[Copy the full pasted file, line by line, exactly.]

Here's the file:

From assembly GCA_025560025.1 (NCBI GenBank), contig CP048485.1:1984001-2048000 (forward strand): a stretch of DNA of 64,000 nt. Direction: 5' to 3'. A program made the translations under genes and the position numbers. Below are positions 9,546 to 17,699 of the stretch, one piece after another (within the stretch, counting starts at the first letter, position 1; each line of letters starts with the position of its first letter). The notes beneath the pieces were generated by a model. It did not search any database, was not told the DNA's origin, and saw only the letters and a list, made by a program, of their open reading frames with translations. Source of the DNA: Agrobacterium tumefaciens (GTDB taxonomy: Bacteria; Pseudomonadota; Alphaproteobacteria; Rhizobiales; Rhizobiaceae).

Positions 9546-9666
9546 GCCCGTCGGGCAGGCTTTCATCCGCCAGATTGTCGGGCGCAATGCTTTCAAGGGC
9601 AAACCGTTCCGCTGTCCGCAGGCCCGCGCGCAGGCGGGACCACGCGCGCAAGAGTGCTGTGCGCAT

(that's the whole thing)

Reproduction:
From assembly GCA_025560025.1 (NCBI GenBank), contig CP048485.1:1984001-2048000 (forward strand): a stretch of DNA of 64,000 nt. Direction: 5' to 3'. A program made the translations under genes and the position numbers. Below are positions 9,546 to 17,699 of the stretch, one piece after another (within the stretch, counting starts at the first letter, position 1; each line of letters starts with the position of its first letter). The notes beneath the pieces were generated by a model. It did not search any database, was not told the DNA's origin, and saw only the letters and a list, made by a program, of their open reading frames with translations. Source of the DNA: Agrobacterium tumefaciens (GTDB taxonomy: Bacteria; Pseudomonadota; Alphaproteobacteria; Rhizobiales; Rhizobiaceae).

Positions 9546-9666
9546 GCCCGTCGGGCAGGCTTTCATCCGCCAGATTGTCGGGCGCAATGCTTTCAAGGGC
9601 AAACCGTTCCGCTGTCCGCAGGCCCGCGCGCAGGCGGGACCACGCGCGCAAGAGTGCTGTGCGCAT